Criteria-based return-to-sport testing is associated with lower recurrence rates following arthroscopic Bankart repair

Mauricio Drummond Junior, Adam Popchak, Kevin Wilson, Gillian Kane, Albert Lin

Research output: Contribution to journalArticlepeer-review

3 Scopus citations

Abstract

Hypothesis and background: This study aimed to analyze the impact of a criteria-based return-to-sport (CBRTS) testing protocol on recurrent instability following arthroscopic Bankart repair. We hypothesized that patients who underwent an objective CBRTS testing protocol to guide their clearance to return to sports would have less recurrent instability than those who did not undergo testing. Methods: Thirty-six consecutive patients who underwent arthroscopic Bankart repair from 2016 to 2018, had a minimum of 1 year of follow-up, and completed functional and strength testing to evaluate readiness to return to sports were included in this retrospective case-control study. Patients with critical glenoid bone loss > 13.5%, multidirectional instability, and off-track Hill-Sachs lesions necessitating a remplissage or bone augmentation procedure were excluded from the study. Recurrence was defined as dislocation or subluxation symptoms requiring revision surgery. Statistical analysis included analysis of variance and the independent t test. Results: There was no difference between the study and control groups regarding age (P = .15), sex (P = .11), hand dominance (P = .56), or participation in contact sports (P = .78). Patients who underwent the CBRTS testing protocol had a reduced rate of recurrent shoulder instability (5% vs. 22%; odds ratio, 4.85; P < .001). There was no difference in the time from surgery to recurrence between the groups (12 months vs. 13.6 months, P = .43). Conclusion: Athletes who underwent an objective CBRTS testing protocol to guide their clearance to return to sports had a lower rate of recurrent instability following arthroscopic Bankart repair than those cleared to return based on the time from surgery. Athletes who did not undergo CBRTS testing after arthroscopic shoulder stabilization had a 4.85 times increased likelihood of recurrent instability development after return to sports.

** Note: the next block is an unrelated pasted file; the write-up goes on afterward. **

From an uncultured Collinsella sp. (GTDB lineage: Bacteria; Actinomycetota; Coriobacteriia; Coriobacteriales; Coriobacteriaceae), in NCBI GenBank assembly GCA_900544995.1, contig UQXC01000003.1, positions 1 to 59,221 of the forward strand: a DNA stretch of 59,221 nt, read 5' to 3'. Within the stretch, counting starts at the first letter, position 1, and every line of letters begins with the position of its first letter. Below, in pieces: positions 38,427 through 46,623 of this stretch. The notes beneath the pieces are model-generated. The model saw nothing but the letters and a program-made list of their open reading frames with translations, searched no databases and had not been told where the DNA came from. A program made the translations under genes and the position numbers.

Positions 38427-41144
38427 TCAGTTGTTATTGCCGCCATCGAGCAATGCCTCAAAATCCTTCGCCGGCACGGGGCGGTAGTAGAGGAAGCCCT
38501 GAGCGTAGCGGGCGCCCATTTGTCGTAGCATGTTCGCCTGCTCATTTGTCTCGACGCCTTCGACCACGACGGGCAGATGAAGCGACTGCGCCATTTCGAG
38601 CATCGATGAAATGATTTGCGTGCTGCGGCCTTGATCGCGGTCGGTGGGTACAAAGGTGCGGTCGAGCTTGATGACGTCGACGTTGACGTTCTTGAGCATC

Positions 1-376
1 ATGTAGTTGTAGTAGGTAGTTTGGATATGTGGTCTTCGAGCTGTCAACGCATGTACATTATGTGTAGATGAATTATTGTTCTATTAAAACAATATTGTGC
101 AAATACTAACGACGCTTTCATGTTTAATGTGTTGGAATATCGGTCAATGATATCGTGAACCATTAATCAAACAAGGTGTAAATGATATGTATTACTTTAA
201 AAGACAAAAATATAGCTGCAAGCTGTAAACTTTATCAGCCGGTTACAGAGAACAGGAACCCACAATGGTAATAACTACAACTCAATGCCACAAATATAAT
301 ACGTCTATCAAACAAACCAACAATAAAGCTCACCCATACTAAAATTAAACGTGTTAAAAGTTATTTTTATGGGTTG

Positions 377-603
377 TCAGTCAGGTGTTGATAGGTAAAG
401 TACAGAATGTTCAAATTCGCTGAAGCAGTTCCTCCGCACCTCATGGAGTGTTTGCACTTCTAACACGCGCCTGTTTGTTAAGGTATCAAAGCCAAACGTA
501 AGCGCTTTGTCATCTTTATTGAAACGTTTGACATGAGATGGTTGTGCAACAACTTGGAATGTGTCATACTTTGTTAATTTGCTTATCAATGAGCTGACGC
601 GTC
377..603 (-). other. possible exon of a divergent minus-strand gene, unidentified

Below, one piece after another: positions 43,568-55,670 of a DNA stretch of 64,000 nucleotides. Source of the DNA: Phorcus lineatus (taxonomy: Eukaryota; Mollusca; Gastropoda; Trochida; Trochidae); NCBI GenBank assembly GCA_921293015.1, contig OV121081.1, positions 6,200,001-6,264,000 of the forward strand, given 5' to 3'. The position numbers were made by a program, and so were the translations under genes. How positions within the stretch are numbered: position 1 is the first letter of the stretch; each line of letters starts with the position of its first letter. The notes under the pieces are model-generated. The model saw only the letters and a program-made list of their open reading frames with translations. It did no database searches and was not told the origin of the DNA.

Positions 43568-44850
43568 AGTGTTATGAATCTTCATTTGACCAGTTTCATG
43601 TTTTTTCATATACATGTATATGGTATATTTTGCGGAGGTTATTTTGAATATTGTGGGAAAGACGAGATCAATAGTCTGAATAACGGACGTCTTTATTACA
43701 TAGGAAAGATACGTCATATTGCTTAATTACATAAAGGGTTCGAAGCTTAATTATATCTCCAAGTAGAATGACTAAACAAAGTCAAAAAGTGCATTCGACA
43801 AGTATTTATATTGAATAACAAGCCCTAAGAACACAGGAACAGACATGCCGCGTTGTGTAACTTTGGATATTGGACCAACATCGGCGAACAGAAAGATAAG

Original languageEnglish (US)
Pages (from-to)S14-S20
JournalJournal of Shoulder and Elbow Surgery
Volume30
Issue number7
DOIs
StatePublished - Jul 2021
Externally publishedYes

Keywords

  • Bankart repair
  • functional testing
  • isokinetic strength
  • labral repair
  • Level III
  • Prognostic Study
  • recurrence rate
  • rehabilitation
  • Retrospective Case-Control Design
  • Return-to-sport testing
  • shoulder instability

ASJC Scopus subject areas

  • Surgery
  • Orthopedics and Sports Medicine

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